“Fourth Century and Nineteenth Century Parallels” American Sentinel 13, 42, pp. 662, 663.

October 27, 1898

THE early Christian Church, when it went forth to fulfill the divine commission to “preach the gospel to every creature,” met with severe persecution at the hands of Rome. Rome was then pagan, and the measures employed against the Christians were taken in the name of paganism, in the name of the pagan principle which compelled worship of the gods of Rome.

But in spite of persecution, Christianity spread throughout the empire, carrying with it the divine principle of brotherly love and regard for the rights of beings created in the image of God; teaching men to render to Cesar the things that were Cesar’s, and to God the things that were God’s. Toleration came in the place of persecution, and a final acknowledgment of the right of the Christians, and of all men, to worship only the God of their own choice.

But ere long, a professor of the Christian religion sat on the throne of the empire, and the church which held the name and practiced the forms of Christianity became the dominant power in the land. Church and state were united, and the state did the bidding of the church. And then persecution was again waged, more severely than ever, against those who maintained allegiance to the principles of the divine government. The realm of conscience was invaded, religious freedom was swept away, individual rights were denied, on a wider scale than had been done before. But this time it was done in the name of Christianity. In the name of that which had before proclaimed the right of every man to think for himself and to worship as his own conscience might dictate,—in the very name of that which had de- [sic.] demanded this for all men, all this was denied to men. And that produced the worst persecution, the worst state of things in politics and society, that the world ever knew. The very light that was in men became darkness, and how great was that darkness was made known by the long night of the Dark Ages.

And now, in this country, is to be seen a parallel to this retrograde movement which brought darkness and ruin upon the world then, and which can only have a similar result to-day. The United States Government arose to proclaim to the world the principles of civil freedom, the right of men to self-government. Its separation from the monarchy of Great Britain was justified by the Declaration of Independence, which proclaimed all men to be created equal and possessed of inalienable rights, to preserve which is the only legitimate object of civil government. Situated in a territory which had become a refuge for the oppressed of other lands, the principles of civil and religious freedom found in this Government the soil for vigorous growth, and the opportunity for a world-wide influence upon man. The right of men to self-government was asserted not only for the citizens of this Government, but for those of all governments on the earth.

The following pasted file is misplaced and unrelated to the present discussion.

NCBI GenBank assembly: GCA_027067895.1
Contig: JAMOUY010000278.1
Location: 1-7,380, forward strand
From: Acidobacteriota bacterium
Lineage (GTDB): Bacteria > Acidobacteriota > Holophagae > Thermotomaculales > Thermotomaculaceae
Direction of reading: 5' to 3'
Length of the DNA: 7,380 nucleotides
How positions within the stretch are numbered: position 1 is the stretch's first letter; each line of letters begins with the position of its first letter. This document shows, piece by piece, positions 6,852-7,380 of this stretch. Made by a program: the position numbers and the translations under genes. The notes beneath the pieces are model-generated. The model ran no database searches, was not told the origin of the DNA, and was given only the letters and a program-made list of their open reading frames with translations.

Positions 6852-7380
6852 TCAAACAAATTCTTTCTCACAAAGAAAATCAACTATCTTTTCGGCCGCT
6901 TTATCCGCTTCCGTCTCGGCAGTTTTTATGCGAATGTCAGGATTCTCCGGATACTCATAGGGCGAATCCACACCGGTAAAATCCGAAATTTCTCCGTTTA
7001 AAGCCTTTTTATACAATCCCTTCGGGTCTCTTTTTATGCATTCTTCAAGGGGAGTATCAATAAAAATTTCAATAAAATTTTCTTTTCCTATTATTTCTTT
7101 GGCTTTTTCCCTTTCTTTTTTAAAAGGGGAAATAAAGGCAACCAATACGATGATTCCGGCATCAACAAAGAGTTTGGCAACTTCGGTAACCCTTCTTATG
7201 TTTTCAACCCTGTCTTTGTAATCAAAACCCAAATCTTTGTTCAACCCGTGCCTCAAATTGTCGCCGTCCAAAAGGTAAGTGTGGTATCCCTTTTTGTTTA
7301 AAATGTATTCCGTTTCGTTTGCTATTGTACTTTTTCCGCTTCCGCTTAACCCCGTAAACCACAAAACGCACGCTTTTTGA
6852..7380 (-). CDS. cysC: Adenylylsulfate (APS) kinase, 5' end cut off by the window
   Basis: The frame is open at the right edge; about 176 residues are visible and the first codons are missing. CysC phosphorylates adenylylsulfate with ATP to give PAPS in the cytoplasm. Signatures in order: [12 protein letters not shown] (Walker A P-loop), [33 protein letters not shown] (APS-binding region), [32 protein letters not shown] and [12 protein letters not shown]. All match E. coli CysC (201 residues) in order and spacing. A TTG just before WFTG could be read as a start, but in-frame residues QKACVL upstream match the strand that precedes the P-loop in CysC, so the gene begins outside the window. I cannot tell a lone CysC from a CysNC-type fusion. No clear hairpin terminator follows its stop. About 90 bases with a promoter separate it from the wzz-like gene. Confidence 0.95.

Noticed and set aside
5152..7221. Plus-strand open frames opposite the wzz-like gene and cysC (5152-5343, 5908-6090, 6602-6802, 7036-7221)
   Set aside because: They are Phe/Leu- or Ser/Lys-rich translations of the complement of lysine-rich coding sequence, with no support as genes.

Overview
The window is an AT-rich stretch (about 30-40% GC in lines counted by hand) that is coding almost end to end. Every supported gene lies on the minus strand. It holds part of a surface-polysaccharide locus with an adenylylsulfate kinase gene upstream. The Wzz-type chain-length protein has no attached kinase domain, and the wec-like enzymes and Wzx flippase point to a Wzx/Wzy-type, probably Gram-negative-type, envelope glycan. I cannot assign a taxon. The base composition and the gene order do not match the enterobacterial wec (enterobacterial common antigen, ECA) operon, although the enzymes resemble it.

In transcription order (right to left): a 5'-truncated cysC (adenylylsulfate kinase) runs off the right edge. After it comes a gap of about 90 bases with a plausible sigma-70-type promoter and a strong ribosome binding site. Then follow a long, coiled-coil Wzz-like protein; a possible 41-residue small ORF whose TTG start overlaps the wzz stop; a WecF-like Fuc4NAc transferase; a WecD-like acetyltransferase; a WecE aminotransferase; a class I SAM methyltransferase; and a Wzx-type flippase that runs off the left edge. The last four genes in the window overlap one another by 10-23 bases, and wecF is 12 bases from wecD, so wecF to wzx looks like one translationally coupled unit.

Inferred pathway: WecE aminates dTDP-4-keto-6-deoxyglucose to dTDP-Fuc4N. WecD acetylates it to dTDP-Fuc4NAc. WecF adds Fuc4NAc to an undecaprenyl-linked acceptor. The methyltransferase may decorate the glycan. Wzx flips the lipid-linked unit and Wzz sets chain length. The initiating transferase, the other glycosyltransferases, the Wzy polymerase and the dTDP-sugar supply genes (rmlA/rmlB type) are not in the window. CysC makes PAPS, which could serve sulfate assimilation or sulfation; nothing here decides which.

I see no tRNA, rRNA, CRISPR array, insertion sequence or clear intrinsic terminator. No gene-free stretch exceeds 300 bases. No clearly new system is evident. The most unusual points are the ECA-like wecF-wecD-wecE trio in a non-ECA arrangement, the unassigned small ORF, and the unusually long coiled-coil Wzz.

But now, the United States Government itself is departing from the principles for which it has hitherto stood. When it arose as a power among the nations, it protested against despotism in the name of the inalienable right of all men to civil and religious freedom. Its policy was that of “government of the people, by the people, and for the people.” But a new policy is coming [663] to the front; territory is now held under the authority of the United States in which the majority of the people have no voice in the Government. This is the case in Hawaii, which is now under military rule, than which a more despotic form of government does not exist. Porto Rico is another district under the like rule, and Cuba and the Philippines are almost certain to be incorporated into the national domain on a similar footing. The dream of American statesmen is of empire, rather than of “Liberty enlightening the World” with the glory of free government.

And all this is done in the name of liberty,—in the name of the Constitution which is the great charter of free government and of the Declaration of Independence by which the national policy professes to be guided. In the name of liberty a government is set up over a people which holds them in unwilling subjection to a foreign power. Under such a policy the light of free republican government, founded upon the recognition of inalienable rights, must be turned into darkness, and only despotism worse than that against which our forefathers protested can be the final result.

And this is a real and a terrible menace to America to-day and to the world; for the effect of it will be worldwide. As Ex-Secretary Carlisle has said, “Better a thousand times that monarchical Spain should continue to rule a people against their will than that the United States should usurp her place and hold them in subjection in the name of liberty and humanity.”

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